How to Enjoy Aruba Sustainably
Visitors can join the island’s push toward 100 percent renewable energy sources by embracing the island’s beauty au naturel.
Aruba is redefining the concept of island life: Yes, there are still desultory days lazing on sugar-sand beaches, but increasingly, it also refers to a sustainable way of life. A Caribbean island with a population just over 100,000, Aruba is showing the way forward to sustainability at a time when modestly sized island nations are acutely exposed to the threats of climate change. Definitive actions, such as banning single-use plastics, have inspired the residents to respect the island’s assets while working toward a fully sustainable Aruba. Visitors looking to embrace the island’s eco-consciousness have myriad ways to do so while enjoying every bit of their heavenly beach vacation.
Exploring the Outback and Beyond
Though famous for its extraordinary white sands and crystal blue waters, Aruba is primarily a desert island with fascinating rock formations and dramatic fields of huge candlestick cactus. Visitors can take in the island’s sprawling natural wonders on bike or horseback tours by Rancho Notorious (Boroncana Noord, ranchonotorious.com), which has routes for all degree of expertise, led by an award-winning Dutch cycling champion.
For those who want to see the outback without roughing it, there is a more comfortable, though gas-powered, option. With Aruba Private Tours (Pos Abou 2N, Oranjestad, privatetoursaruba.com), a congenial guide chauffeurs participants in an SUV through an itinerary customized to their preferences, be they hard-to-reach beaches or the stunning natural pool.
Even if you’re not interested in the desert, biking is still the healthy way to see Aruba — for you and the environment. Green Bike Aruba (Ponton 69.2, Oranjestad, greenbikearuba.com) allows you to tool around town and the major resort areas with rentals ranging from an hour to a week. Cycle stations are situated at eight convenient locations, so you can go shopping in Oranjestad with no worries about parking.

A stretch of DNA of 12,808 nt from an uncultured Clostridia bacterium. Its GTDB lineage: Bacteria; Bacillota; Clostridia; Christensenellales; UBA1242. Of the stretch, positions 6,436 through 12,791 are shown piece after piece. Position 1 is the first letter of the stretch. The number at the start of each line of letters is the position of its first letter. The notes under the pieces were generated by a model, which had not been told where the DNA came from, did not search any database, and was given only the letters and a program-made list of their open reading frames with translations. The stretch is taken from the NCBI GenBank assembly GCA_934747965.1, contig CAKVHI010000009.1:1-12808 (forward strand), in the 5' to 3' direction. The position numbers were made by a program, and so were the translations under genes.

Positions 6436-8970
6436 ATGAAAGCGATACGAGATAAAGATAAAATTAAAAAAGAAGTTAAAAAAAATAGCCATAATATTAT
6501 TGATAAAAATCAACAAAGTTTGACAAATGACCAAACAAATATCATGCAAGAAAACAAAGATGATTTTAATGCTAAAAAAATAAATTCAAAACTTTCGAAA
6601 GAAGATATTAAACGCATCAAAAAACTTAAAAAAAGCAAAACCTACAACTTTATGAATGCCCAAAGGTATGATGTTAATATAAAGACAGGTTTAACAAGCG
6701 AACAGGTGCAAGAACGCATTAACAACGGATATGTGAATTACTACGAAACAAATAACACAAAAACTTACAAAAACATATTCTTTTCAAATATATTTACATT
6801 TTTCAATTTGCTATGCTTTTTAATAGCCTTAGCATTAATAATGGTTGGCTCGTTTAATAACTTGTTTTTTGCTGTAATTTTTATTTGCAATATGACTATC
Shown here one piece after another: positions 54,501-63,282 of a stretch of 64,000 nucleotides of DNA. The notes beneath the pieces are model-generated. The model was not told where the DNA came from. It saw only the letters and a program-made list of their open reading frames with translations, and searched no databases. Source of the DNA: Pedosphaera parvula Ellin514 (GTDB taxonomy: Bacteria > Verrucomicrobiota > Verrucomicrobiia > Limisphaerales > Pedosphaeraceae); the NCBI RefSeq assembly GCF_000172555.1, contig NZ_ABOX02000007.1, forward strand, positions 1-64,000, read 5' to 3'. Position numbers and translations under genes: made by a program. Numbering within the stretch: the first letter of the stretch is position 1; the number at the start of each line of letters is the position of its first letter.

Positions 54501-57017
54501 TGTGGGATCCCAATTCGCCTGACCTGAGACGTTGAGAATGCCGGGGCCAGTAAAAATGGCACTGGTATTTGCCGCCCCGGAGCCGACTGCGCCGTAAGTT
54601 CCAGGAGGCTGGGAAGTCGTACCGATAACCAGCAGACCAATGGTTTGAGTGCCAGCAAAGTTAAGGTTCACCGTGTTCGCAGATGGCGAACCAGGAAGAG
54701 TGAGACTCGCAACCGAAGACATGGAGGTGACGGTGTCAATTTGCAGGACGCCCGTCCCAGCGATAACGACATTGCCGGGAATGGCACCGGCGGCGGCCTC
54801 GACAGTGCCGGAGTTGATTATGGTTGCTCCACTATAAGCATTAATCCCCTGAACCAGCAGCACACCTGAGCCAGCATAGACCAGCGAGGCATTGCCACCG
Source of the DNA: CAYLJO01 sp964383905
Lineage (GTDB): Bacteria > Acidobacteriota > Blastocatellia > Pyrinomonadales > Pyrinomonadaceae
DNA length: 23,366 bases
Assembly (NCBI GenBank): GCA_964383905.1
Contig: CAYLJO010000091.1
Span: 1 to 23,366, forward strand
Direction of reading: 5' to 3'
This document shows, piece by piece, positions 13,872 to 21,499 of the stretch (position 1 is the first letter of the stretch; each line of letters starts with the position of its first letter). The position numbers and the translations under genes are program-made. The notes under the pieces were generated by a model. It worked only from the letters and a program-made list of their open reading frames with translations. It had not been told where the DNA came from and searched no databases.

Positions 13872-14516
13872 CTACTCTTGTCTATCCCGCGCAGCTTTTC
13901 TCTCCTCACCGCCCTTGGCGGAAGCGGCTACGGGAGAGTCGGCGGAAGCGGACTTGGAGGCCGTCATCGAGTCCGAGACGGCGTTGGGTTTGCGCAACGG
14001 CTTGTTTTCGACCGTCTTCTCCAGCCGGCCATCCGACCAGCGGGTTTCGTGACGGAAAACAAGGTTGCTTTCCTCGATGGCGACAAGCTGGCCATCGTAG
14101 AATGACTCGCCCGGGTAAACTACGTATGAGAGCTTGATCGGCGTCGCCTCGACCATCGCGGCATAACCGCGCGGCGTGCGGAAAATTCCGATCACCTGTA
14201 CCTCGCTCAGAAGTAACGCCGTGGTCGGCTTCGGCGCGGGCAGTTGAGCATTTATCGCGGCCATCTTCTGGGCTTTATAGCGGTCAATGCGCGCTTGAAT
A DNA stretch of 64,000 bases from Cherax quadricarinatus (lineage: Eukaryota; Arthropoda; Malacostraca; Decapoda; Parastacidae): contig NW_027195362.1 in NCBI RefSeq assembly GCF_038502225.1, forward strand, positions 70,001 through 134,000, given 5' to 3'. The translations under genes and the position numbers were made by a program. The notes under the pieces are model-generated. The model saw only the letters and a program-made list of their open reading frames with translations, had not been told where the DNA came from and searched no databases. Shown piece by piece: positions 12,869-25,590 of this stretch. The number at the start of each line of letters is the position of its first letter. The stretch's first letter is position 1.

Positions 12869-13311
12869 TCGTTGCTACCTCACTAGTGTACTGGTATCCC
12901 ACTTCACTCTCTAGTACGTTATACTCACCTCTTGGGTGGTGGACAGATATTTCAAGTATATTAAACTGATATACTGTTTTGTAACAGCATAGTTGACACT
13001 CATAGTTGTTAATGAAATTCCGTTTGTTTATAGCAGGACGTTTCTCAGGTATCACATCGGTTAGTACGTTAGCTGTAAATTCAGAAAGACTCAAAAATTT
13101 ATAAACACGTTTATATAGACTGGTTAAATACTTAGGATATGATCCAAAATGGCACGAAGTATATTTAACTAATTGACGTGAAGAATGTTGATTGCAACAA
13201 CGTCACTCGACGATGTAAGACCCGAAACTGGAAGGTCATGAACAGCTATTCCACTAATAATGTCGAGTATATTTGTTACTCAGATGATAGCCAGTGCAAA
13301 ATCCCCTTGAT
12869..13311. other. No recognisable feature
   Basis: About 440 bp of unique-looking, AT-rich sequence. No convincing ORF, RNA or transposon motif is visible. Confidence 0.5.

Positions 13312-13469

Hikes and Horseback in Arikok National Park
Much of the outback area can be found in Arikok National Park, Aruba’s prime nature preserve comprising 18 percent of the island, which also contains green forest canopies, breathtaking coast lines and the island’s famous caves. There are groomed trails for hiking as well as horseback or specialized mountain bike tours, all of which leave no carbon footprint. Complimentary maps lay out the most interesting hiking trails and detail the difficulty, distance and approximate time for completion. There are over a dozen paths leading to gorgeous beaches or unique sights found only within the park.
The Cunucu Arikok trail is an easy, two-hour hike to and from the park’s visitor center. It takes you through level, groomed paths to a 200-year-old country home, for an authentic peek into colonial times. The pinnacle of Jamanota, Aruba’s highest peak, can be reached by either a gently sloping paved road, or a strenuous trail carved straight up through the surrounding forest.
An ideal afternoon is exploring the park and northern coast on horseback with Rancho Loco (Sombre, Santa Cruz, rancholocoaruba.com). Tour routes include galloping on north coast beach or stopping to swim at the natural pool.
Snorkeling and Diving
The best way to learn to respect the marine environment is to experience it in all its glory, whether you choose to stay at the surface with snorkel gear or delve the depths while scuba diving. After all, the diver’s motto is, “Take only pictures and leave only bubbles.”
Red Sail Sports (Opal 58, redsailaruba.com) offers a complete diving and snorkeling menu, taking in shallow reefs along the western shore, drop-off reefs extending the length of the south side, and a variety of wrecks. The Caribbean’s second largest intact wreck, the Antilla, a scuttled German cargo ship from World War II, is a remarkable experience.
Yoga by Land and Sea
Yoga exemplifies the concept of sustainability for the body and spirit. SUP (stand-up paddleboard) yoga, performed on the water while focusing your chi, is a recent addition to Aruba’s meditative offerings. If keeping your balance doesn’t quite work for you, beach yoga sessions are certain to feed your soul, as is the craft beer included in the sunset session conducted by Vela Sports Aruba (L.G. Smith Blvd. 101, velaaruba.com).
Sustainability on Aruba also means preserving and supporting the island’s artistic and cultural heritage. Many fine local artists specialize in handicrafts that deploy driftwood and other found materials. Find their unique creations, all earning the official “Made in Aruba” certification, at Cosecha Cultural Center (Zoutmanstraat 1, arubacosecha.com), housed in a landmark building in Oranjestad. From jewelry made with rare seed pods or handmade glass beads to handcrafted skateboards, the offerings reflect Aruba’s culture of craftsmanship.